A pre-review of David Smale’s new book on the Radical War of 1820
The current issue of History Scotland (March/April 2021) has an article by Dr David Smale outlining the research findings that he presents in his forthcoming book titled The Radical War of 1820: Police Spies, Government Spies and Willing Informers, due to be published later this year.
This book, and the claims that it makes, are of significant interest to historians and scholars of the radical war of 1820 on at least three counts. Firstly, it seems that the material uncovered by Smale is of great relevance to the ongoing and as-yet-unresolved debate surrounding the role of political informers, police spies and government agents in the Radical War of 1820. Secondly, from the mere taster provided by the article, it would seem that this book may shed some light on the mystery of the central committee, and the arrest of its members in a Glasgow Tavern on the 22nd February 1820. Thirdly, the thinly obfuscated political function of the Lord Advocate is further exposed, laying bare the myth of ‘neutrality’ and the liberal lie that underpins any notion that such high office, in any country and in any political context, could act independently of the dominant political force that appoints it. Although, to be fair to Smale, this may not be a view he shares with us on the political role of the incumbent Lord Advocate or his vast array of predecessors.
Smale’s own background, as a Royal Marine and former officer in the Lothian and Borders Police Force, makes his book a very interesting prospect, since few historians will share the unique perspective arising from his own professional ‘habitus’.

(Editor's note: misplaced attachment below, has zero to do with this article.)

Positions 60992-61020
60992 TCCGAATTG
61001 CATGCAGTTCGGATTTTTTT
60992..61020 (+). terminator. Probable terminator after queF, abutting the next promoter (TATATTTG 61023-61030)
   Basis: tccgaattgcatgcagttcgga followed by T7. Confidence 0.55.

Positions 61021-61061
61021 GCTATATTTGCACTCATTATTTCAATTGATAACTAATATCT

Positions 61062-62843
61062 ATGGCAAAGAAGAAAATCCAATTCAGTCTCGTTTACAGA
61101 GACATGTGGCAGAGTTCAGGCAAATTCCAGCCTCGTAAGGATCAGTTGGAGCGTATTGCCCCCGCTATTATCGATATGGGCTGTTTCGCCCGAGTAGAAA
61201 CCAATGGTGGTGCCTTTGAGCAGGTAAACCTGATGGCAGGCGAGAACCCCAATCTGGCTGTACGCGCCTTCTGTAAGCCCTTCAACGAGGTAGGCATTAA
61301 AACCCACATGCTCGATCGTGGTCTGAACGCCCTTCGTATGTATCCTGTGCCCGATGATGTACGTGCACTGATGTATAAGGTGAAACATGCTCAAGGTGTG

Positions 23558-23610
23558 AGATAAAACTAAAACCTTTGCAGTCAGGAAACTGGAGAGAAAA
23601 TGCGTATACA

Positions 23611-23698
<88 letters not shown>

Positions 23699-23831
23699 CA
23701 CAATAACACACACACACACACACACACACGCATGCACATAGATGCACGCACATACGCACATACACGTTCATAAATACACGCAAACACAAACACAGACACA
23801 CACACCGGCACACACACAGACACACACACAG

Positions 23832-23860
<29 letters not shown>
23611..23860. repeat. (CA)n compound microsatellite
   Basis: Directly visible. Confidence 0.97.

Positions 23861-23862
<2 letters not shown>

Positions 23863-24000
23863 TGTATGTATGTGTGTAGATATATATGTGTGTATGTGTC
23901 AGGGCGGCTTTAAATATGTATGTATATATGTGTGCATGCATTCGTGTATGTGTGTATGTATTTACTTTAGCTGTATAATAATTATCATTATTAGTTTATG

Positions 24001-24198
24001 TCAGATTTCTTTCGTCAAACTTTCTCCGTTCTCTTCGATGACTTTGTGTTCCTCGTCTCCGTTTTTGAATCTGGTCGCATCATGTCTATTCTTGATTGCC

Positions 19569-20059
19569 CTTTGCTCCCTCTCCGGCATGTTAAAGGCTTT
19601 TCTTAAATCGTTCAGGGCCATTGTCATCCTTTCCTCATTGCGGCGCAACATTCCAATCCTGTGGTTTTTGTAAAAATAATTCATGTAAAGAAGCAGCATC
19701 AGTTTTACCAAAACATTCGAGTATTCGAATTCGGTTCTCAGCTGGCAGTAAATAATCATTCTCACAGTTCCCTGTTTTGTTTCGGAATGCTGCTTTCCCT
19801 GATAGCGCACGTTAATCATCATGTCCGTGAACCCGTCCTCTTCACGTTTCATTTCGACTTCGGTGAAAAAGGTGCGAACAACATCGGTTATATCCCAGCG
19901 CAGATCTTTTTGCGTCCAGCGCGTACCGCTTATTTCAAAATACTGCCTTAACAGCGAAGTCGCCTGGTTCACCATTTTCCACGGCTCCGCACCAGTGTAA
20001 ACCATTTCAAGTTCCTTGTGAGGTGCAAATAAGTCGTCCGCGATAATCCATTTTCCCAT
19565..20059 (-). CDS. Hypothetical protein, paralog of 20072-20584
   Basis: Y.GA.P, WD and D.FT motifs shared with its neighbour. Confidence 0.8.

Smale points out the fundamental truth behind this controversial issue, by highlighting the fact that the very nature of spying makes research extremely difficult since the ‘records are patchy oblique and confusing’. He does however, make the claim that, despite the challenges, it is possible to detect at least five different spy groups.
These are represented by the following;
The Lord Advocate and his Police Spies
As early as 1816, Lord Advocate Alexander Maconochie had informants on the radicals’ committee in Glasgow as well as receiving intelligence from Linlithgow’s head constable McKay. In 1819 the new Lord Advocate William Rae continued to use Maconochie’s spy network, a group so successful in infiltrating the radicals that they were able to obtain seats on the central committee from August 1819 until January 1820. Thus, information was fed to the Lord Advocate who in turn furnished the Home Secretary Sidmouth with detailed accounts of the activities and plans of the radicals; evidence that led to the arrest, on the 22nd February 1820, of the 27 people ‘stilling (sic) themselves Radical Reformers who met in a small tavern in this city… a central committee.’ This, as Smale concludes, cut the head off the radical movement and severely disrupted their plans for a radical rising.